The first Saturday of each month is DBA day at Game Matrix in Tacoma. I know what you’re thinking : DBA phooey! For many years I felt the same, but my feelings about the game have come full circle. I like the short games. Forty minutes per bout, means I can squeeze about five into an afternoon with plenty of time left over for shopping or schmoozing. I also like the little armies. It keeps my hands in with ancients, and has allowed me to build about 25 different armies. Probably my most favorite aspect of DBA, however, is the guys I play with. They are great, have knowledge of the game, and patient, good sports.

This month I had a new army, I/18 Minoan and Early Mycenaean. It is a chariot army matched with some pike armed elements. I built it primarily to fight my Hittite Empire army. It is an interesting match-up because the pikes are formidable, but fighting in depth, they shorten my front leaving it vulnerable to overlapping. They also have three stands of psiloi and one of auxiliaries which require some skillful use in order to draw off some bad guy elements.

My first game was against Andy Hooper. Andy is a great guy, a DBA scholar who knows the rules inside and out. He’s also a great teacher of the game. Sadly my brain is too much like a sieve to remember all he tells me. Andy took my Hittites and I ran the Minoans. I took most of the psiloi and the aux unit to the right in an effort to draw off some of his troops, while all my chariotry and pikes advanced in the middle. Though I eventually lost two of three light units, I was able to push through the middle and defeat the Hittites 4-3.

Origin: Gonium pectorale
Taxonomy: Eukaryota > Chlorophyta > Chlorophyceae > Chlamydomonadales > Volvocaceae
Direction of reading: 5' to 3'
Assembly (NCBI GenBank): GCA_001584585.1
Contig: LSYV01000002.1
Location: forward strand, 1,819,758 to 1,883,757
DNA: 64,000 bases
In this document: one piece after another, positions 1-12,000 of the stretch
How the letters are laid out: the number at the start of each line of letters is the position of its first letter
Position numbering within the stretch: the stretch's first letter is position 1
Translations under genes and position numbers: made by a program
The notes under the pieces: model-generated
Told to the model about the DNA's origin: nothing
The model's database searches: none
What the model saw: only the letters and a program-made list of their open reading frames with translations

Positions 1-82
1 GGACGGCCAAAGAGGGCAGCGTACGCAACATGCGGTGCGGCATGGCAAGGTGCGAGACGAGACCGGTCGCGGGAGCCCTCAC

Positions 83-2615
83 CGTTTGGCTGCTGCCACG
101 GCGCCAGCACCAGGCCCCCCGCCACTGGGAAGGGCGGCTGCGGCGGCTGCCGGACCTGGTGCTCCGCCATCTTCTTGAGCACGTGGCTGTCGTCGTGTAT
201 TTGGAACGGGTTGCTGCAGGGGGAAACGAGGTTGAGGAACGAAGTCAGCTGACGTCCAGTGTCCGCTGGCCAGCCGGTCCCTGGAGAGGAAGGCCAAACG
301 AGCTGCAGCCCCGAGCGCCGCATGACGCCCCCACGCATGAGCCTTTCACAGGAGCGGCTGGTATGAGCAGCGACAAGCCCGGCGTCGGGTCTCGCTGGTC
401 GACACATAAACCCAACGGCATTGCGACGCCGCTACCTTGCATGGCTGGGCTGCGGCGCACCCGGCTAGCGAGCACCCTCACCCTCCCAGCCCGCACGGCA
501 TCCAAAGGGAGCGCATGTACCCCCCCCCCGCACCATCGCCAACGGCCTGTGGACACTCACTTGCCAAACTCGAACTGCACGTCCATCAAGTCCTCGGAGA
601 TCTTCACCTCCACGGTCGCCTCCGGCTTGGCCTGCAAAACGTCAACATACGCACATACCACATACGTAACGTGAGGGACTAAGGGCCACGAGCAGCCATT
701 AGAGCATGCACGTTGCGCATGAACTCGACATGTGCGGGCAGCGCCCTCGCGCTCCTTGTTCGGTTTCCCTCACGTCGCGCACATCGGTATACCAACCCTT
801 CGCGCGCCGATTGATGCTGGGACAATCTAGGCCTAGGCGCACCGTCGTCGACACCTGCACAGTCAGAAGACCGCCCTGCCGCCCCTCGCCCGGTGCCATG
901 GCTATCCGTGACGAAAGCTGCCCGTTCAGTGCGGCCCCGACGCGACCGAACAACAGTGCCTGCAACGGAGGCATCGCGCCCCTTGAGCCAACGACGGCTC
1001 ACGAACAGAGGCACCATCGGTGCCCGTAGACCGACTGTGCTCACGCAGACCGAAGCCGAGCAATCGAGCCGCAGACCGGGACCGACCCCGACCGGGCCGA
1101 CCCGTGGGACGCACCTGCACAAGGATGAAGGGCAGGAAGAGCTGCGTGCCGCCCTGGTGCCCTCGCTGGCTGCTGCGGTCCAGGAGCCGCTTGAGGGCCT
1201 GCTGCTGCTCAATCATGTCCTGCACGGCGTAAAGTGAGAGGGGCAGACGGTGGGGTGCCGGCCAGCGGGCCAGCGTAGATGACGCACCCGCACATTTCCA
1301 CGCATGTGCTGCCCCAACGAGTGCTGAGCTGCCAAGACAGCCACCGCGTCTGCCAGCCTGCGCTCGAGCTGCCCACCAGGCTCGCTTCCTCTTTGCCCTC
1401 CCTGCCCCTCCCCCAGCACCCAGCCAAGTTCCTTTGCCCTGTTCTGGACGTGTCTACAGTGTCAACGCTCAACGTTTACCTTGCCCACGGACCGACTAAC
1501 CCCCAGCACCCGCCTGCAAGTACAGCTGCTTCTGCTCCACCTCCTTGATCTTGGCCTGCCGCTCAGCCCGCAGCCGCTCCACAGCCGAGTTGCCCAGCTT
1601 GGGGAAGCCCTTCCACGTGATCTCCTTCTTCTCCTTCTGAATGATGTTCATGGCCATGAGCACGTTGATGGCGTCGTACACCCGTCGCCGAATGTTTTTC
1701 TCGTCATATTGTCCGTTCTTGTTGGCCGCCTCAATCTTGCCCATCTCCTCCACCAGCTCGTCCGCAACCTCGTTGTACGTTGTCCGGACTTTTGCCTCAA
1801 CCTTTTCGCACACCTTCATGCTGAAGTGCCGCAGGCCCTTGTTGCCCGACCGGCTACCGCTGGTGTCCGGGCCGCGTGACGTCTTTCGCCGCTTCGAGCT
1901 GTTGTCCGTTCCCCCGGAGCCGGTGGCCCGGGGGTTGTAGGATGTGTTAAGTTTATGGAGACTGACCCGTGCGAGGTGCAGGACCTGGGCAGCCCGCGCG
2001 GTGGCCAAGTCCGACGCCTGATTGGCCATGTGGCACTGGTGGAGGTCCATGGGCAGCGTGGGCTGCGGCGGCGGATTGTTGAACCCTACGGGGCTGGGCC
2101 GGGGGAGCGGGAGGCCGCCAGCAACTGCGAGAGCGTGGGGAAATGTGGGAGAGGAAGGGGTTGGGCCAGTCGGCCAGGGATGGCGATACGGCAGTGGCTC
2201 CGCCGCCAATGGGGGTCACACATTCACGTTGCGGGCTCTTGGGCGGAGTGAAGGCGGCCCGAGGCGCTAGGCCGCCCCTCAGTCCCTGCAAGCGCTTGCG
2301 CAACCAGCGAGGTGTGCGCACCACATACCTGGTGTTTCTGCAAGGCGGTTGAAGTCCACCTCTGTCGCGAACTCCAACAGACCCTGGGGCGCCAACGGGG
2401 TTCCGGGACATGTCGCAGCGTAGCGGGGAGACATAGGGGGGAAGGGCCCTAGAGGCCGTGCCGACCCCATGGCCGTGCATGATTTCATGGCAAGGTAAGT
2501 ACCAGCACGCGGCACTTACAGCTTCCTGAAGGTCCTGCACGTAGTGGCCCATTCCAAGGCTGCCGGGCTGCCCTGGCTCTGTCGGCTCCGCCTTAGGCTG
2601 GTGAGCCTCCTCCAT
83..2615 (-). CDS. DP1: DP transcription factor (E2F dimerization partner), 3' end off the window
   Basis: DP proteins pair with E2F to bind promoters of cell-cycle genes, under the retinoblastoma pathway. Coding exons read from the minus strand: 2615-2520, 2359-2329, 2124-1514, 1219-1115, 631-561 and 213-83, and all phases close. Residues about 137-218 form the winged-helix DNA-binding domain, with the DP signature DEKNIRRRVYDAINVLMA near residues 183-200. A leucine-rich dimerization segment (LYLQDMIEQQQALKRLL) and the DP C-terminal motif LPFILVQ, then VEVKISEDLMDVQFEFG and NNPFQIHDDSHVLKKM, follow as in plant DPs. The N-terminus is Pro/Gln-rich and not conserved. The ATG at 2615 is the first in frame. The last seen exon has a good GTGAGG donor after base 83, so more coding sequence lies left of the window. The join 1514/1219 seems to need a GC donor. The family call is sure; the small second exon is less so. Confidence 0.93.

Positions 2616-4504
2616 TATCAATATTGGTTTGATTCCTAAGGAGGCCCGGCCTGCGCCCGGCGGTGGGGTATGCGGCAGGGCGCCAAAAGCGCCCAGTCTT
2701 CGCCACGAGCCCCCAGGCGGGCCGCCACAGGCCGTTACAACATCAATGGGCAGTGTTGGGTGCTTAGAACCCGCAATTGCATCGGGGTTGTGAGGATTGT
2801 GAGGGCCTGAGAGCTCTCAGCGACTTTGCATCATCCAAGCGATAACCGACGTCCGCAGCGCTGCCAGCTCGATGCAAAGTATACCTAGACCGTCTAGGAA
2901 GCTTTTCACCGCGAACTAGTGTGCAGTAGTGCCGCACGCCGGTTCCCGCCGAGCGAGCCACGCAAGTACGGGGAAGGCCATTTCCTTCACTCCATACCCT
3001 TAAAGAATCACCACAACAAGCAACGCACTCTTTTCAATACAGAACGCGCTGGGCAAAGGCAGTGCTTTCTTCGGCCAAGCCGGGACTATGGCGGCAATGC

My second and third games were against Craig Steed. Craig had a new Slavic army which, sadly, I could not match up with. He, however, had a Magyar army, mostly light horse with some cav and spears to match up with the Slavs who were mostly aux. As usual, I was the attacker, and foolishly didn’t ask for clarification of the busy terrain on the board. There was a river and some hills, and I decided to send some light horse down the far side of the river, because there wasn’t much room to maneuver on the board. Things started well. I got good pip dice, and running cavalry down both board edges, Craig had to make some decisions. Looking to force the river, I drew a unit or so to me, but made an attack with my light horse on a unit on the hill. I didn’t realize it was a steep hill, however so I died in the bad going. My center advanced on his center, and things were going well. I had the advantage with troops and the overlap too. I just couldn’t win on the battlefield. Craig rolled well enough not to lose elements, and tied 3-3, my general was killed on a bad die roll. Slavs win 4G-3

My last game was also against Craig, Minoans vs. his Hittites. This was a DBA nightmare. I averaged a die roll of 1.5 for pips and combat. When that happens the game is short. I shot my lights out on the flank as I hoped, but could never move them again as the pip dice became so microscopic. Needless to say, the Hittites quickly gobbled them up and I was down 2-0. I advanced in the center, and was able to contact. Craig rolled well enough to not be slaughtered by my pikes, while my chariots rolled ones and ones, and ones. Minoans lose 4-2.

Only three games, but I did some shopping and visiting and that was fun. I have another army finished—Neo-Hittites and Aramaean I/31a. I hope to get a start on their opponent, Later Hebrews, I/34b soon.